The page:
Positive Peer Association Among Black American Youth and the Roles of Ethnic Identity and Gender

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Abstract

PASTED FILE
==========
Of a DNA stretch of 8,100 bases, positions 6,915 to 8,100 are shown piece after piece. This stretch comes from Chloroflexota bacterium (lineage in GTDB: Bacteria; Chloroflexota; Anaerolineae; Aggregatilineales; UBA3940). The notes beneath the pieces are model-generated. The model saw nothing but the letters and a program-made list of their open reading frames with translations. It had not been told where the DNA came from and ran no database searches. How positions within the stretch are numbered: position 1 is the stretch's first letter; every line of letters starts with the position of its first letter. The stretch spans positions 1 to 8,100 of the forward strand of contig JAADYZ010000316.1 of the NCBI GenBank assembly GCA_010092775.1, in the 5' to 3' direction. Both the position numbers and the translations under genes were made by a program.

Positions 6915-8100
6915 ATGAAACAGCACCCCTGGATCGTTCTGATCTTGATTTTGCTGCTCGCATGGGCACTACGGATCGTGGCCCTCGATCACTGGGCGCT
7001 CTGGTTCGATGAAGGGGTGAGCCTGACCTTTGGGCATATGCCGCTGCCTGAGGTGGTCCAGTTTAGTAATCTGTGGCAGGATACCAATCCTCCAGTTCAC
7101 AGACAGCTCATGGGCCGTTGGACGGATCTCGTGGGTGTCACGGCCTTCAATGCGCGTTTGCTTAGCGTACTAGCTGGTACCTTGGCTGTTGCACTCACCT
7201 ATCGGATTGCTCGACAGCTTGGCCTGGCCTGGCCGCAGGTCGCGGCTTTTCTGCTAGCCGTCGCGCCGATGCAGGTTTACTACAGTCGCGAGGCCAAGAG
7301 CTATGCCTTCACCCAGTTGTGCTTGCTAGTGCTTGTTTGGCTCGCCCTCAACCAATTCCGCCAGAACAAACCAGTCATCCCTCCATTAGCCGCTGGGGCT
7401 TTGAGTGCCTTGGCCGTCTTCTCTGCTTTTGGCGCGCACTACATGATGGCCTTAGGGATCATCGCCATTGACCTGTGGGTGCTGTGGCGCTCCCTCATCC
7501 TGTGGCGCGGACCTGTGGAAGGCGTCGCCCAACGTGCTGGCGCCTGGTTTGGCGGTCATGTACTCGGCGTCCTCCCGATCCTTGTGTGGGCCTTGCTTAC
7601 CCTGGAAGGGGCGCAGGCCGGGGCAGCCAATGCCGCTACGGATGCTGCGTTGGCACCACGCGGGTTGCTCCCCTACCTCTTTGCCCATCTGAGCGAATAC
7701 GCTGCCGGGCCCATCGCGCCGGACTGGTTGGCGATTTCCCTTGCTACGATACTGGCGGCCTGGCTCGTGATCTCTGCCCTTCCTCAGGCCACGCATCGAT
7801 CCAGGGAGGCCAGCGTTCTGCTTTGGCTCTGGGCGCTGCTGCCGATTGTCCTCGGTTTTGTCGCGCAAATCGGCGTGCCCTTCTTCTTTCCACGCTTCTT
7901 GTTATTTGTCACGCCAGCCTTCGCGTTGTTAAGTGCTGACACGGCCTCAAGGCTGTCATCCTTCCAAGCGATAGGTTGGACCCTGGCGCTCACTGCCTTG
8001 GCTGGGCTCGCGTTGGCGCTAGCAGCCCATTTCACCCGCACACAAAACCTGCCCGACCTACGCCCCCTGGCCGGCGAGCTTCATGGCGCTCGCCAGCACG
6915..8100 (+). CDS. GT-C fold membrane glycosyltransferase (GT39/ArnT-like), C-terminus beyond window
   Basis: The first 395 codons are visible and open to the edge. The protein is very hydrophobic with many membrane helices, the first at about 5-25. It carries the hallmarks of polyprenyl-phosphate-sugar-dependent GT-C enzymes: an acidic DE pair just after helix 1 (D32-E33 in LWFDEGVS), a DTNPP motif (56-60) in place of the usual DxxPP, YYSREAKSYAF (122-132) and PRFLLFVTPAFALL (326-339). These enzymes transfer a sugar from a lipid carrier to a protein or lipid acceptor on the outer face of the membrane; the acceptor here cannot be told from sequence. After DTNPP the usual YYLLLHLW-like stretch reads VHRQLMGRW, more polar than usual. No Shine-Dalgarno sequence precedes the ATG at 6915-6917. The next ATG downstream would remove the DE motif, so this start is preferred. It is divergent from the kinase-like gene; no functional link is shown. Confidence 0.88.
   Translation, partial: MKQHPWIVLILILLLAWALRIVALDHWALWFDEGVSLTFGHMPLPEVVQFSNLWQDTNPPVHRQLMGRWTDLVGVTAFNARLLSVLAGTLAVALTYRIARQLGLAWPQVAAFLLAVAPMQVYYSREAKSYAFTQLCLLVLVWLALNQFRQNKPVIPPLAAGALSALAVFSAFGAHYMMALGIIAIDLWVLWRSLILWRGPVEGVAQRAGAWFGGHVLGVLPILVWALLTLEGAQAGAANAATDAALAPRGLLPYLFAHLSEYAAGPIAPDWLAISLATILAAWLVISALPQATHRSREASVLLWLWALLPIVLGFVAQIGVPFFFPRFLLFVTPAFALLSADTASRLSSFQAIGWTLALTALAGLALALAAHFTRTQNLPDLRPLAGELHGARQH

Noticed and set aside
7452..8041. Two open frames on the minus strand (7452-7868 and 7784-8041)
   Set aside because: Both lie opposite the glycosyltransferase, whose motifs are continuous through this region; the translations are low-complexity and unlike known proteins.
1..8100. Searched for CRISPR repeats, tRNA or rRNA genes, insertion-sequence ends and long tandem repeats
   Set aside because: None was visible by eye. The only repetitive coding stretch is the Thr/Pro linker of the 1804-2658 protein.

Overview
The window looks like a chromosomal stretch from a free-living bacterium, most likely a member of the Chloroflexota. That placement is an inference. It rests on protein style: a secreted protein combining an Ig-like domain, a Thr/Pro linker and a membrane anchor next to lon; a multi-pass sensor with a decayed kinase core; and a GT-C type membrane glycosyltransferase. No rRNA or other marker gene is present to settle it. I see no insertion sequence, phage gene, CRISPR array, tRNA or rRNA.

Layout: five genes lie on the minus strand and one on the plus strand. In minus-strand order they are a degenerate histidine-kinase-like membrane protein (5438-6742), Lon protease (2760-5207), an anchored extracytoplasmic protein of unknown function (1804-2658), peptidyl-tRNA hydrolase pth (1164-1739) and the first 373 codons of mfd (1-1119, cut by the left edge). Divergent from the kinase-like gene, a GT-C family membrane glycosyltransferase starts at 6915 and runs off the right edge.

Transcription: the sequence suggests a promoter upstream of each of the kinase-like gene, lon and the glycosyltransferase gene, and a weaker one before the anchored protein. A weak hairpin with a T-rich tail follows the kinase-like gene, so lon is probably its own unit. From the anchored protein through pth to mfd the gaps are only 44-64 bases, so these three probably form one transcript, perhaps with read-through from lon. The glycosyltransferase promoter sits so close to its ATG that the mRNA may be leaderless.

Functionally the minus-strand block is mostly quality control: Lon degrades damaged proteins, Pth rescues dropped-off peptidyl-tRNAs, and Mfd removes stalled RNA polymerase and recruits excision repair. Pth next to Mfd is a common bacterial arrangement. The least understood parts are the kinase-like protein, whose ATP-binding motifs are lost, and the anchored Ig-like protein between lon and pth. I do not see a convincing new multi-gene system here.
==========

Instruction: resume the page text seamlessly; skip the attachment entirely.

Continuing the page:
The study examined whether peer association, a subtype of peer influence that involves the indirect modeling of behaviors, can promote positive development among Black American adolescents living in high-risk neighborhoods. Data were collected during a three-year longitudinal study from a sample of 316 Black American adolescents (M = 11.65 years). As positive peer association increased over time, youth experienced an increase in self-esteem, school connectedness, paternal and maternal closeness, and a decrease in supportive beliefs about aggression. Additionally, lower ethnic identity appeared to account for why some youth experienced a sharper increase in maternal and paternal closeness as positive peer association increased. Future interventions should consider harnessing the ability of prosocial peers to foster healthy development.

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